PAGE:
I found that it was easiest to put the new upper main shell in first, and then the pressure side thrust washer (the one towards the clutch) and then the 'belt' side washer 3rd, that way the clutch will naturally push the crank towards the timing chain end of the engine and give you the most clearance to install the 2nd thrust washer.


18 ) Re-fit oil pickup tube and filter housing transfer tube if applicable with new o-rings.

19) Re-fit oil pan with a sparing dose of anaerobic sealant, and you're set!

20) With fresh bearings it's usually a good idea not to just fire the engine up with the oil passages dry - just crank the engine over in 10 second bursts with 10 seconds rest with the spark plugs removed and DI unplugged (engine will spin smoothly) until the oil pressure warning light goes out, then put ignition bits back in and fire it up.

That about covers it, hope this makes sense, if anything didn't please say so and I will try to explain it better, I didn't take as many photos as I wish I had when I did this, but see how much this makes sense.

Hopefully this helps some of you out.

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Wow, I vote sticky
Nice tutorial Drew. Definately a sticky.
Is there a way to determine if it is or isn't a wrist pin bearing that's knocking? I imagine you could mechanically rock the crank CW-CCW with the plugs out and listen closely.
Also, I'm not sure how the oil travels after it leaves the pump, but where would be the next most likely place to suspect excessive wear caused by oil starvation? Balance shafts? Good time to delete them although I don't think that would help solve any oil pressure issues.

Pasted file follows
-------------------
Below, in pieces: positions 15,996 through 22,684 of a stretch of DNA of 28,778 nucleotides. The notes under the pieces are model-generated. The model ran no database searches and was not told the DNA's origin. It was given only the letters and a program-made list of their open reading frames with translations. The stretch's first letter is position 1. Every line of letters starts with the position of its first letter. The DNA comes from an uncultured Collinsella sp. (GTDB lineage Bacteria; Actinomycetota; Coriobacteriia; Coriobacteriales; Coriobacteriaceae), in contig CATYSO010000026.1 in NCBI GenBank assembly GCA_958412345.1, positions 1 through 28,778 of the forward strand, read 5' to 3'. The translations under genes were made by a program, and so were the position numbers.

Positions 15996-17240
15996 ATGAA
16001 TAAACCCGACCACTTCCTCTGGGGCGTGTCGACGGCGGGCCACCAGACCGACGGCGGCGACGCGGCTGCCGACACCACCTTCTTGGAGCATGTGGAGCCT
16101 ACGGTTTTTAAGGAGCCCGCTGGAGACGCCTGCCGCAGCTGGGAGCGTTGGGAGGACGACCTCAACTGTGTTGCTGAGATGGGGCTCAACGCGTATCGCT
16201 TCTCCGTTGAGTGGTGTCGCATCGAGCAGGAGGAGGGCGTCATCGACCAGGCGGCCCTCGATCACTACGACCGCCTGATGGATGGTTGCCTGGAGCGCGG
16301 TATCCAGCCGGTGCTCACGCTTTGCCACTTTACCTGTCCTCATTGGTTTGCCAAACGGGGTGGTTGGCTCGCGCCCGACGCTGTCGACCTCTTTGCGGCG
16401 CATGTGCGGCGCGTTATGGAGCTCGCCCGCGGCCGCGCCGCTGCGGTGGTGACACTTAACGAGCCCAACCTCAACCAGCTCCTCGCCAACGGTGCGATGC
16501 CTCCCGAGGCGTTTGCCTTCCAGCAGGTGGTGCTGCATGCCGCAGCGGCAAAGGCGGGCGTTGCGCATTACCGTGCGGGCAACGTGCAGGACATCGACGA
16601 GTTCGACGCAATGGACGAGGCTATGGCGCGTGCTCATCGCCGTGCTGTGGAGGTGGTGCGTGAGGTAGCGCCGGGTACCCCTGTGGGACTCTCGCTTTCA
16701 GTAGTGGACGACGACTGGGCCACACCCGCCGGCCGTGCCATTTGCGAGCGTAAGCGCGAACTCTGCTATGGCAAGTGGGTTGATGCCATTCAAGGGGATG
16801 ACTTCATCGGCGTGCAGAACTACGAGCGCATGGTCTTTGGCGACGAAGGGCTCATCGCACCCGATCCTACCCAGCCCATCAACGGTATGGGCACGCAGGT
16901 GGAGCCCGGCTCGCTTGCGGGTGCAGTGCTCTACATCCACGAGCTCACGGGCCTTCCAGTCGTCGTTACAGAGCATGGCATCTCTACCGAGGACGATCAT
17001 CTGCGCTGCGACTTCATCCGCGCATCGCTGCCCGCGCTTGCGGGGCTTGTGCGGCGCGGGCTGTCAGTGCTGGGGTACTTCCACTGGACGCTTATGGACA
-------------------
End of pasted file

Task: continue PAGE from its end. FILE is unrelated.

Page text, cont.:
Would it be worth checking clearances using the plastiguage method or is a visual assessment good enough?
And last, do the bearings have markings if they are not standard size? It's pretty unlikely, but are the markings obvious?
In the older days, this procedure was called rings and bearings, or re-ringing a engine. The crank and pistons could be removed on a SB chevy, allowing honing of the cylinders, new rings, and new wrist pin bearings with the engine in the car and the heads on. The driveshaft, trans, etc. had to come out, but that was easy on those cars.
I bought a nice OG9-3 6 months ago and was told that this procedure couldn't be done with the engine in the car, so I've been parting it out. Dammit.
Again thanks for the nice write up. This is what TSL is all about. Sharing the wealth of knowledge and experience.
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Those are great photos!

Like in Andrew's photos the common failure from chronic low oil pressure is the bearings fail and the layers separate, and the timing/balance chain tensioners freeze up, and the chain wears the guides away pre-maturely, like this:

Oil supply:

Oil goes from pump to filter and cooler, then to main oil galley in the block which feeds the crank main journals - the main bearing shells have 360 degree oil grooves. The crank has an oil feed hole drilled through the crank at an anglethat feeds the rod bearing journals - sorry, I don't really have a photo of the oil supply holes, but rod bearing lubrication is dependent on good pressure at all the mains.

Then oil goes up to the head and feeds the timing and balance tensioners and chains along the way, and then feeds the cam bearing journals.

The wrist pins are indirectly splash lubricated by the piston oil squirters and splash from the crank that works it's way up.

I don't think that you could check for wrist pin play with it assembled because there is so much clearance between the piston and cylinder bore, but even on that really slidged B234 above the wrist pins fit snug in the piston and a tight sliding fit on the rod small end, not something that normally wears out, and since they don't see pressurized oil supply anyway they don't fail as catastrophically or as quickly as the main and rods.

Plastigage would be a good idea if you're worried about it, but we've basically found that for a normal street car, unless the crank journals are obviously damaged it doesn't make much difference.

The crankshafts are forged from a very high quality 8600 series steel, the journals themselves are induction hardened locally at the bearing surfaces, and then tenifer coated (sort of like nitriding, creates a non-metal surface coating that's extremely hard), so unless the copper bearing layer comes completely apart and the bearing spins, the copper layer isn't hard enough to chew into the crank journals.